(a) Referendum is the supreme sovereign right of the people to over rule their representatives, and not a right of the representatives to seek support for their action or to abuse authority. Thus provisions in some constitutions that empower representatives to direct referendums are flawed. Referendums ordered in some countries by dictators to legitimise their rule are illegal.
(b) The usual procedure for referendums is that if a specified number of citizenís petition for referendum on any issue, the referendum becomes mandatory. This procedure is cumbersome, and sometimes leads to referendums on flippant issues through abuse by signature campaigns. It can also pose practical problems were illiteracy is high.
(c) Contemporary democracy needs at the national and state levels a new institution "Sovereign Rights Commission" with authority to direct referendums, except on issues fundamental to democracy or the integrity of the nation. There can, for example, be no referendum on making the state theocratic or a region seceding. Such an institution shall oversee that the sovereign rights of the people to information, consultation, participation, and referendum are properly instituted and are accessible to the people. Like Gandhi, It will function as a non-corruptible conscience keeper of the state, based on the values of the society as a whole, thus preventing exploitation and promoting righteous conduct.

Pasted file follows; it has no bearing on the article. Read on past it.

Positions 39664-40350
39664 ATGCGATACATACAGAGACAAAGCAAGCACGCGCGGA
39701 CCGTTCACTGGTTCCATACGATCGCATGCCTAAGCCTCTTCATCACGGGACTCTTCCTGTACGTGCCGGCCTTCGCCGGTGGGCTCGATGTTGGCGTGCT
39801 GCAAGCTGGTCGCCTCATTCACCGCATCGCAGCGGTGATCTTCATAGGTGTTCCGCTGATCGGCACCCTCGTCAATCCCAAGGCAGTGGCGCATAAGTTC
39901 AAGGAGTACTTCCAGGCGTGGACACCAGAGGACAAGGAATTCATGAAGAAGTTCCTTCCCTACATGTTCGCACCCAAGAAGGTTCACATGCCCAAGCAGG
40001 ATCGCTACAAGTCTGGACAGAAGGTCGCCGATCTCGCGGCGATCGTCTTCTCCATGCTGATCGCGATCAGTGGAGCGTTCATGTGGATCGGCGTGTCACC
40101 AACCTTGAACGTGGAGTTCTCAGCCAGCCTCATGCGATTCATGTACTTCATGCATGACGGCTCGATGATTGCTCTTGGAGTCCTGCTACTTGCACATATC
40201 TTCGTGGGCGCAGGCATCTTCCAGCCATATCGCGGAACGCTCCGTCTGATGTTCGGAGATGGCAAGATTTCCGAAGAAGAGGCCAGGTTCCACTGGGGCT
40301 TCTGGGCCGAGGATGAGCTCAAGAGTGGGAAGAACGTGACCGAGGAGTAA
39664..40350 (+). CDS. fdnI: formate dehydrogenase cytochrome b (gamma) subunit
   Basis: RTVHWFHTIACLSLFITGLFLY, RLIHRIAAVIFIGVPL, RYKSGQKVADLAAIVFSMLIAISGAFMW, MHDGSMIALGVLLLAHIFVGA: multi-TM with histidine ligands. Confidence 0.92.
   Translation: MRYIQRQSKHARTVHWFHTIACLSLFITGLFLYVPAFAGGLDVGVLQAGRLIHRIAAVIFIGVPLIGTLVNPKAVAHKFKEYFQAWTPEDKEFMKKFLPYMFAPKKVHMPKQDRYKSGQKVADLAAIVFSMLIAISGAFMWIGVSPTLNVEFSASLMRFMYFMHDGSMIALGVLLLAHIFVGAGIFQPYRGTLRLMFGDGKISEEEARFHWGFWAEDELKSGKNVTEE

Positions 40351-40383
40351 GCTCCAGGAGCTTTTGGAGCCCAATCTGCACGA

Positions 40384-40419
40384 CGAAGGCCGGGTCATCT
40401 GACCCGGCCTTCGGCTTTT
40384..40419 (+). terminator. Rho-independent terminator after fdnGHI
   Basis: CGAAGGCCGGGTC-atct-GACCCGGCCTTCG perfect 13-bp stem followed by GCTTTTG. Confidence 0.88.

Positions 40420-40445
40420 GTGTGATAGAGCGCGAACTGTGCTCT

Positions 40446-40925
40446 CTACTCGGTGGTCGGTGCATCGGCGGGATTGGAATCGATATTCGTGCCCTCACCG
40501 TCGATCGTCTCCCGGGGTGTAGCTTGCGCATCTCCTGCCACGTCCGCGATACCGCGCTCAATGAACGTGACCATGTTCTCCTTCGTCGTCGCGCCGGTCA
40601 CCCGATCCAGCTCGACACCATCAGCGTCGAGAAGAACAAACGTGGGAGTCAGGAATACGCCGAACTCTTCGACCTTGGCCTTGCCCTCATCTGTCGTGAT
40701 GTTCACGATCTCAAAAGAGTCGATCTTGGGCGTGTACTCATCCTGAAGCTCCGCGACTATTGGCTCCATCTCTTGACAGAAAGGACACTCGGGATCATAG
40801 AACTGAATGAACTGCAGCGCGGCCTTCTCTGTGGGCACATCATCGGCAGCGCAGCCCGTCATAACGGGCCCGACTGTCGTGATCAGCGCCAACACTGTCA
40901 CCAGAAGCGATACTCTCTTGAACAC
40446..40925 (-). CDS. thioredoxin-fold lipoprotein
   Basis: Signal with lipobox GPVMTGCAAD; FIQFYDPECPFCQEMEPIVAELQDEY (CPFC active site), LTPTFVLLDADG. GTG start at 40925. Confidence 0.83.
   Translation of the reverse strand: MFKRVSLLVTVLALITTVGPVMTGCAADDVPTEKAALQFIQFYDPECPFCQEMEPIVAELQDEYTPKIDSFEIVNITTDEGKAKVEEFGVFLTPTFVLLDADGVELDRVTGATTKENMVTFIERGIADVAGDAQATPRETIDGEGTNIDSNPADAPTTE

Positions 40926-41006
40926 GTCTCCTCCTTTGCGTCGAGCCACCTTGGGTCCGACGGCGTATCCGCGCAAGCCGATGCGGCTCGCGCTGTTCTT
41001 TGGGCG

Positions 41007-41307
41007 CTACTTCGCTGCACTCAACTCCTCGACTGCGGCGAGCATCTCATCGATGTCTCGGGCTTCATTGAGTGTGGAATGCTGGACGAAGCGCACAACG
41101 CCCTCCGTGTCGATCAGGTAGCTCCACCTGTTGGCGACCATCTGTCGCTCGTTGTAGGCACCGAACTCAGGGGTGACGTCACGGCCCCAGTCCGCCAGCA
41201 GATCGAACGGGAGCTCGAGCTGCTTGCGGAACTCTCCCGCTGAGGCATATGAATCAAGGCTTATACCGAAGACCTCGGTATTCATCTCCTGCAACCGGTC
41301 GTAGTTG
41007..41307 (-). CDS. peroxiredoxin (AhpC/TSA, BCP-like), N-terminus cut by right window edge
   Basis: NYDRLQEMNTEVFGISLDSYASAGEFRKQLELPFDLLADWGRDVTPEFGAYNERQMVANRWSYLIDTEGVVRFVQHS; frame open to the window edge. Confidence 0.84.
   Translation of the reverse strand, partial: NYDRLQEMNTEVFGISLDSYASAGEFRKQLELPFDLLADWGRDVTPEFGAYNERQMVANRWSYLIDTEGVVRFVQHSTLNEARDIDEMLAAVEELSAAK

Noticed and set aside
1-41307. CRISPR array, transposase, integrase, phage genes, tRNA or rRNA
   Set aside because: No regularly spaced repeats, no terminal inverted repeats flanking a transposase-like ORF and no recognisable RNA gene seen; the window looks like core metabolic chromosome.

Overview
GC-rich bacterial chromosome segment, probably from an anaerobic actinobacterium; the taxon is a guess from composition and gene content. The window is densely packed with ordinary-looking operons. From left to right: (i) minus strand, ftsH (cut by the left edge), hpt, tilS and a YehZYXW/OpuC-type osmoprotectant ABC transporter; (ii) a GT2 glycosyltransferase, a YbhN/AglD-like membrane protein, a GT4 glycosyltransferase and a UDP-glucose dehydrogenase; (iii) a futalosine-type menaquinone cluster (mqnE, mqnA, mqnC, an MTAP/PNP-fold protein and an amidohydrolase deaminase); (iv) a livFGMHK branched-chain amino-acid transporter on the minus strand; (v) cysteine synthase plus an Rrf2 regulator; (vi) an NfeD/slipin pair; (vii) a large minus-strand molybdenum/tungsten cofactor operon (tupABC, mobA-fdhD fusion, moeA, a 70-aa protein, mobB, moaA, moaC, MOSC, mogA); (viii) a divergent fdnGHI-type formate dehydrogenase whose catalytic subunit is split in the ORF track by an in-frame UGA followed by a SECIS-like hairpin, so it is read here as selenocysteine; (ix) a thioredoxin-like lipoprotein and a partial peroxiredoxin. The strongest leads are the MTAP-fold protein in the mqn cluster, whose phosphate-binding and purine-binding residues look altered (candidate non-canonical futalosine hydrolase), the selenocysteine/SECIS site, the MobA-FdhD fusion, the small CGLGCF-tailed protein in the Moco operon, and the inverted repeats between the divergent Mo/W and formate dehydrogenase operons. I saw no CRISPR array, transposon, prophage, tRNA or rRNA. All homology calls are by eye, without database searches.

Article 4.2 Fundamental Rights
Note: Four significant insertions, namely, (1) Dharma and universal values of humanism, (2) Personal law through referendum within a community, (3) Religious education at grassroots level, and (4) Religious conversions to be non-exploitative, have been introduced in Article 4.9 dealing with "Right to Freedom of Religion". The provisions of this Part may be further reviewed and refined in the light of observations of the Supreme Court and the perceptions at the beginning of the third millennium.
All citizens of India, irrespective of religion, race, caste, sex, place of birth, or any of them, shall enjoy certain rights regarded fundamental to democracy. These are right (1) to equality, (2) to freedom, (3) against exploitation, (4) to freedom of religion, (5) of culture and education, and (6) to constitutional remedies. These are described in the Articles that follow.
Article 4.3 Right to Equality
Right to equality covers (1) equality before law, (2) prohibition on discrimination, (3) equality of opportunity in public employment, (4) abolition of untouchability and titles; (5) Freedom of Speech, Assembly, etc; and, Protection in respect of conviction for offences
Article 4.31 Equality before law
The state shall not deny to any person equality before the law or the equal protection of the laws within the territory of India.
Article 4.32 Prohibition on discrimination
The state shall not discriminate against any citizen on grounds of religion, race, caste, sex, place of birth or any of them.